When Cincinnati Reds second baseman Jonathan India was plucking around Plantation, Florida as a high school senior committed to play ball the following season for the University of Florida, the Gators were absolutely stacked. Their 2015 club eventually made it to the College World Series, finished with the top RPI rating in the country, and eventually sent the likes of AJ Puk, Pete Alonso, Harrison Bader, Dane Dunning, and Alex Faedo (among others) on to the professional ranks.
Infielder Richie Martin was one of their highly touted players that year, too, parlaying a season spent as the team’s shortstop into being a 1st round pick (20th overall) by the Oakland Athletics. While things haven’t exactly gone completely to play for Martin or Oakland in the years since then, however, Richie first cracked the big leagues with Baltimore in 2019 after being the 1st pick in the 2019 Rule 5 Draft and made appearances at the game’s highest level for the Orioles in each of the last two seasons, too. He was DFA’d near the end of the 2022 season, however, and reached free agency - a trip that ended today when he signed a minor league deal with the Reds that includes an invite to spring training.
Martin, now 28, is the owner of just a .572 OPS at the big league level in 447 PA. His AAA line, while better, is similarly uninspiring - .240/.336/.366 - though he’ll at least provide some depth in the middle infield at the upper-minors level while the Reds wait for their arsenal of shortstop prospects to advance there.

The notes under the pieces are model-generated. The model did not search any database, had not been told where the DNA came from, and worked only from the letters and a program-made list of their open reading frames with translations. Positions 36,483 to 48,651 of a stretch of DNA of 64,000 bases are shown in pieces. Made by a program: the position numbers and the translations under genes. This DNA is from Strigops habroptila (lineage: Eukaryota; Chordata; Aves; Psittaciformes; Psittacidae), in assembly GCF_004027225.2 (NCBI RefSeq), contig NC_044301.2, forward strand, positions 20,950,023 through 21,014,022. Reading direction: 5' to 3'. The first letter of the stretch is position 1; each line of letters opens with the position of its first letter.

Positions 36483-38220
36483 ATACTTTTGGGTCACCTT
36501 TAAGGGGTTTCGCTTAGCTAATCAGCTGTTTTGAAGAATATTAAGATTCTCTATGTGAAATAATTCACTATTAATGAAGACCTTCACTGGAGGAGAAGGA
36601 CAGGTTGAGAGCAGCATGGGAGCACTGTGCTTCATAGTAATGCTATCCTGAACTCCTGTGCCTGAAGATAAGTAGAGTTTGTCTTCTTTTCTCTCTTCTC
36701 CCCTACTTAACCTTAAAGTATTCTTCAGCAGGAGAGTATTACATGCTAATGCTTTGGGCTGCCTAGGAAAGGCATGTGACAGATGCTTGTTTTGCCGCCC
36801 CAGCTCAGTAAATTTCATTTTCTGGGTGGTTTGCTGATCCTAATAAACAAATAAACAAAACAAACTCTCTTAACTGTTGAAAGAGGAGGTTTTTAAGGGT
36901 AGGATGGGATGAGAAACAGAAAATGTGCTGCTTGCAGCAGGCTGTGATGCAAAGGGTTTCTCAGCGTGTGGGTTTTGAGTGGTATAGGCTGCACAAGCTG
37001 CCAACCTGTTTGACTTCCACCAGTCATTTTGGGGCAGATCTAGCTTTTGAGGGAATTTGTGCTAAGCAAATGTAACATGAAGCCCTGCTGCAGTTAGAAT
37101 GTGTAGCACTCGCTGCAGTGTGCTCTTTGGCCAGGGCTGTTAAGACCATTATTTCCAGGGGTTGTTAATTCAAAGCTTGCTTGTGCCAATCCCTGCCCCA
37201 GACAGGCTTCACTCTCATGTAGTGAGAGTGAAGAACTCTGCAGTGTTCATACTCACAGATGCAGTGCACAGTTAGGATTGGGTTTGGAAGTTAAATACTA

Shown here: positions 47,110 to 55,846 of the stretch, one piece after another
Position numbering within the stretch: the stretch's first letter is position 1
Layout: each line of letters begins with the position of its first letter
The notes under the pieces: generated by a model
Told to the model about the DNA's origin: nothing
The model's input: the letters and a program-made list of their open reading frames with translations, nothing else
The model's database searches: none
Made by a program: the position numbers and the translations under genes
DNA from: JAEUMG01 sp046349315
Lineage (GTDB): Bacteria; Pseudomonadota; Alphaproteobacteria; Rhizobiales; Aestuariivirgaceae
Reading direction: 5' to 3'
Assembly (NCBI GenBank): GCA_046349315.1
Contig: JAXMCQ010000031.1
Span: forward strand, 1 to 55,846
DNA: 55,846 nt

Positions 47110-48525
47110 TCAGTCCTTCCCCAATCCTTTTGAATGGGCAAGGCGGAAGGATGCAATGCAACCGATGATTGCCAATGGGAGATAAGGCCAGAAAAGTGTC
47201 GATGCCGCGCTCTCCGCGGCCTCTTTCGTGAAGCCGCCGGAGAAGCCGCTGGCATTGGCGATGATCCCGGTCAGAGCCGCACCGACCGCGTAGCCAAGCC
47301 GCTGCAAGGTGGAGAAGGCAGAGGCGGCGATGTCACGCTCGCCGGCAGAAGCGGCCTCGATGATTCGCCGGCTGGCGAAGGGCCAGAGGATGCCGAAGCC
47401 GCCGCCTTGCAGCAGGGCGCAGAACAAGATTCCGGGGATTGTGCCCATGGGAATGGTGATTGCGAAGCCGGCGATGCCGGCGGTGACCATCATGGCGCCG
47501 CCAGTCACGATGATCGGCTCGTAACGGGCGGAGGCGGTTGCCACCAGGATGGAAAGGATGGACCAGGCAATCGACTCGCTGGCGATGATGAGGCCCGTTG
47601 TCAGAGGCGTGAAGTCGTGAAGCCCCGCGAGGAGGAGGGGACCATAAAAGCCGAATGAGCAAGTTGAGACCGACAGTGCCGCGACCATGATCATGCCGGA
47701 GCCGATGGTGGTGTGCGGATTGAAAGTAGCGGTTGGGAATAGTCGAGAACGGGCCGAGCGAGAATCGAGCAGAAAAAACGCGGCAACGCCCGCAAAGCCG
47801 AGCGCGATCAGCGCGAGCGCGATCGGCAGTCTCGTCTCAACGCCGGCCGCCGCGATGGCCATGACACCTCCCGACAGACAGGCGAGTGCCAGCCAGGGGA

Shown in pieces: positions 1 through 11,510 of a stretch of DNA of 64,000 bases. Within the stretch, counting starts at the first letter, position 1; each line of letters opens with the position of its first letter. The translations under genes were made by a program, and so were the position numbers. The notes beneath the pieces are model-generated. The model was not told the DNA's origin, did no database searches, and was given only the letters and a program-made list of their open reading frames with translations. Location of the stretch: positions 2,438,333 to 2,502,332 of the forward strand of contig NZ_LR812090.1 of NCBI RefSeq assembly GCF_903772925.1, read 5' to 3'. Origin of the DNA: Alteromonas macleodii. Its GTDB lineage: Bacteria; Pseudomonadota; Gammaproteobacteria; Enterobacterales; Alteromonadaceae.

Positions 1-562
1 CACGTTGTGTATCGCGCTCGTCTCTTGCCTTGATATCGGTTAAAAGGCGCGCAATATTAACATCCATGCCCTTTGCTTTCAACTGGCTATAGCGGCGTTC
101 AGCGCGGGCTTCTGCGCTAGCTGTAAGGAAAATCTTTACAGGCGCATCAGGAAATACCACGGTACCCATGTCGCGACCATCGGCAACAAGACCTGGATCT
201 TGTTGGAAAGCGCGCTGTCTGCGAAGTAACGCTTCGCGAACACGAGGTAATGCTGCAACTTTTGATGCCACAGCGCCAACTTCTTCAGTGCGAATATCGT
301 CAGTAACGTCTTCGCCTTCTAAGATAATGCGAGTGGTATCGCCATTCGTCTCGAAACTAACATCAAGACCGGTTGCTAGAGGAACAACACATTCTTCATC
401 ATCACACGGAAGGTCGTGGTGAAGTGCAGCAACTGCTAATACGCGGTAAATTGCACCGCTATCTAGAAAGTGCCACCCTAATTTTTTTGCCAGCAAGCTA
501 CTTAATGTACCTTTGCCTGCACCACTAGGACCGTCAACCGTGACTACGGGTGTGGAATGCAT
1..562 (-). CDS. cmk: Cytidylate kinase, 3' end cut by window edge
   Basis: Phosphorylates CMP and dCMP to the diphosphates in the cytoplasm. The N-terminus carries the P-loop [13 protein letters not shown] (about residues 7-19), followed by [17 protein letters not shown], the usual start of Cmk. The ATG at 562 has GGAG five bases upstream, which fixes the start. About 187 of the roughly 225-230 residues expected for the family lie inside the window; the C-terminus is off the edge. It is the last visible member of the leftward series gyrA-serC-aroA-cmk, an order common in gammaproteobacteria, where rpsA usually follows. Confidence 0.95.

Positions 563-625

In a separate move, the Reds came to a similar agreement with lefty reliever Alex Young on Tuesday.
The 29 year old Westlake, Ohio native has pitched in the bigs with each of Arizona, Cleveland, and San Francisco since first reaching the game’s highest level during the 2019 season, and pitched ather well in 26.1 IP for the Giants last season (2.36 ERA, 2.89 FIP). He struck out just 21 against 11 walks, however, and his career 5.09 FIP suggests there was something that just happened to click in a small sample for him last season, a sentiment echoed by the Giants front office when they opted to non-tender him at season’s end despite that performance.
Young was actually more effective last season against RHP (.612 OPS) than against his fellow southpaws (.873 OPS), though his career splits have been quite the opposite. If he can find a way to get back to canning lefties, though, that’ll open a path to the big league roster for him given that the Reds don’t exactly have a wealth of options there in relief at the moment.